Show Business: Eminem's 8 Mile High

Yes, he can act. In a powerful new film, the rapper brings his signature intensity to the big screen

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But they eventually agreed to develop a script (by Scott Silver), and with Eminem attached, Grazer went looking for an A-list director. And there was Hanson. "I wanted someone who would give me the kind of adrenaline hits [he delivered in L.A. Confidential]," says Grazer. For his part, Hanson saw his main job as establishing trust with his star. He scheduled a long rehearsal period and began to see that Eminem had what movie stars have--"the ability to find some part of themselves in anything they play." Maybe that was a little easier for Eminem because 8 Mile was made entirely on his native ground. It is not directly autobiographical, but spiritually he could certainly connect with Jimmy's struggle.

Hanson connected to that struggle too. The director, who used two-camera, hand-held coverage throughout (his director of photography was Rodrigo Prieto, whose work electrifies this film as it did Amores Perros in 2000), fell in love with the "spirit" of 8 Mile during his 4 1/2-month Detroit shoot. He found the area "truly moving" and wanted "to give voice to" its humor, its refusal to be battered down by the miserable circumstances that this movie does not evade. "It's like a flower struggling through a crack in the cement," Hanson says. The club where the hip-hoppers battle was once a church. Now, says Hanson, "it's another kind of church"--obscenely secular, yet also a place where a very fundamental community comes raucously together. Ultimately, he believes that Eminem's biracial appeal derives from the fact that what he's rapping about is issues of class, not race.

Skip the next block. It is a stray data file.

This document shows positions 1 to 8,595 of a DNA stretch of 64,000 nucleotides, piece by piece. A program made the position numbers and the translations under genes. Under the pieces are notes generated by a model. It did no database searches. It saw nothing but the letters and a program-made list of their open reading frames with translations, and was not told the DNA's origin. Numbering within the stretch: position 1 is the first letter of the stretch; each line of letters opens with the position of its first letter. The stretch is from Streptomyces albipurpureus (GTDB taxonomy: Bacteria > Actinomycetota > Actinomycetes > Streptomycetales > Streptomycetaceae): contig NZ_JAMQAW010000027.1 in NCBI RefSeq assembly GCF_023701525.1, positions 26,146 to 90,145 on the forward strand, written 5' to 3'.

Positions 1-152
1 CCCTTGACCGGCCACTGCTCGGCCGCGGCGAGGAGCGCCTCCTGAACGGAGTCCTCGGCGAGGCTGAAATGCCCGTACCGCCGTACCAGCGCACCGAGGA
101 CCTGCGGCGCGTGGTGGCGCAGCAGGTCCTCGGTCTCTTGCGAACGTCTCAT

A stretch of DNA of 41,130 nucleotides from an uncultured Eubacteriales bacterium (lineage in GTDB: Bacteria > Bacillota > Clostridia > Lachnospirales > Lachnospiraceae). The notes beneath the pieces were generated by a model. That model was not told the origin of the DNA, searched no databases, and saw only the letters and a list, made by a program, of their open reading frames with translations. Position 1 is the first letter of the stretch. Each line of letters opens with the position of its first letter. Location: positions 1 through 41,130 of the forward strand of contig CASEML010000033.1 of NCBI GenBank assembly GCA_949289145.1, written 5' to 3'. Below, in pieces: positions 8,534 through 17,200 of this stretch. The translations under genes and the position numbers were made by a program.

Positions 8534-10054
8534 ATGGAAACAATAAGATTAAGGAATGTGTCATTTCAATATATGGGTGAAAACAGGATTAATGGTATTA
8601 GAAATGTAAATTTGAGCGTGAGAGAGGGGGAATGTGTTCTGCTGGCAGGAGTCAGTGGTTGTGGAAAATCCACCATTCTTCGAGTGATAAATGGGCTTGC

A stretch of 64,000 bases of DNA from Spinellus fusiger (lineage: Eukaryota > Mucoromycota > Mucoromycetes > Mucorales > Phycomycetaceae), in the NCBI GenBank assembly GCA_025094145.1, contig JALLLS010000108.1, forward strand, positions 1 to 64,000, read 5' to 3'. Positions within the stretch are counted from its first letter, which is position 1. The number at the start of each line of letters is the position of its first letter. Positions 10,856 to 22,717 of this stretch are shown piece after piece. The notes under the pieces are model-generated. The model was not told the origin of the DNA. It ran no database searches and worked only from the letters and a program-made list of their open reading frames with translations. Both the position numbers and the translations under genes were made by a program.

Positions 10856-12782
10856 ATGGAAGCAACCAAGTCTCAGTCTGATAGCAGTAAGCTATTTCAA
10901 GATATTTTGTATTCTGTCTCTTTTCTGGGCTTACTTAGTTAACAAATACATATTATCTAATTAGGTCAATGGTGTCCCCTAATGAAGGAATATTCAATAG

8 Mile is not a documentary; it's a populist movie. Beneath its tough--no, filthy--talk and rough look, it is a fairy tale that--and this ought to be enough irony for the sniffiest Postmodernist--the unlikely career of its leading man proves can come true. There's something old-fashioned and dauntless about the way the film pushes past our initial resistance to its setting and subject matter, past pain, past defeat, to make this point. Because it rejects easy victories, this may be one of the few inspirational movies that could actually inspire someone, somewhere, sometime.

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